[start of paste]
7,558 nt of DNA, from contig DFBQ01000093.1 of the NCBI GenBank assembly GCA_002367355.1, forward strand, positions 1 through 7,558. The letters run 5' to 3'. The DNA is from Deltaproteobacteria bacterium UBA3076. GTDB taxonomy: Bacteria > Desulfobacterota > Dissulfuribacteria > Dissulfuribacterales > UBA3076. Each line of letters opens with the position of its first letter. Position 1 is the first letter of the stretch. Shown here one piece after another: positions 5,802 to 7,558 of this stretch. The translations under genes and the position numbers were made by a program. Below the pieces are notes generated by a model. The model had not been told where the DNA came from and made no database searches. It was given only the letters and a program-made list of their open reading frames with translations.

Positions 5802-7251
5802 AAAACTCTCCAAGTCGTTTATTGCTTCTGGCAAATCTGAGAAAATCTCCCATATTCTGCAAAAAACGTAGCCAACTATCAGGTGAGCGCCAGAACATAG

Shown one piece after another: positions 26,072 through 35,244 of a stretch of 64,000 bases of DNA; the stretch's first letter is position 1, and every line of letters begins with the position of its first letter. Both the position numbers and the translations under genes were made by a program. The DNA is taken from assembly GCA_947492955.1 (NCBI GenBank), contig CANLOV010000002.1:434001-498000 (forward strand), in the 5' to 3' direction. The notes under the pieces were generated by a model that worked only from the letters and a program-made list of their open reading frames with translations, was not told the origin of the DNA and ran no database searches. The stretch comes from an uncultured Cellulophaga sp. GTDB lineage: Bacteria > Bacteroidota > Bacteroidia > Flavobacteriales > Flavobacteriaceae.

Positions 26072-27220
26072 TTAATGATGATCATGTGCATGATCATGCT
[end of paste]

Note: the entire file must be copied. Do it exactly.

7,558 nt of DNA, from contig DFBQ01000093.1 of the NCBI GenBank assembly GCA_002367355.1, forward strand, positions 1 through 7,558. The letters run 5' to 3'. The DNA is from Deltaproteobacteria bacterium UBA3076. GTDB taxonomy: Bacteria > Desulfobacterota > Dissulfuribacteria > Dissulfuribacterales > UBA3076. Each line of letters opens with the position of its first letter. Position 1 is the first letter of the stretch. Shown here one piece after another: positions 5,802 to 7,558 of this stretch. The translations under genes and the position numbers were made by a program. Below the pieces are notes generated by a model. The model had not been told where the DNA came from and made no database searches. It was given only the letters and a program-made list of their open reading frames with translations.

Positions 5802-7251
5802 AAAACTCTCCAAGTCGTTTATTGCTTCTGGCAAATCTGAGAAAATCTCCCATATTCTGCAAAAAACGTAGCCAACTATCAGGTGAGCGCCAGAACATAG

Shown one piece after another: positions 26,072 through 35,244 of a stretch of 64,000 bases of DNA; the stretch's first letter is position 1, and every line of letters begins with the position of its first letter. Both the position numbers and the translations under genes were made by a program. The DNA is taken from assembly GCA_947492955.1 (NCBI GenBank), contig CANLOV010000002.1:434001-498000 (forward strand), in the 5' to 3' direction. The notes under the pieces were generated by a model that worked only from the letters and a program-made list of their open reading frames with translations, was not told the origin of the DNA and ran no database searches. The stretch comes from an uncultured Cellulophaga sp. GTDB lineage: Bacteria > Bacteroidota > Bacteroidia > Flavobacteriales > Flavobacteriaceae.

Positions 26072-27220
26072 TTAATGATGATCATGTGCATGATCATGCT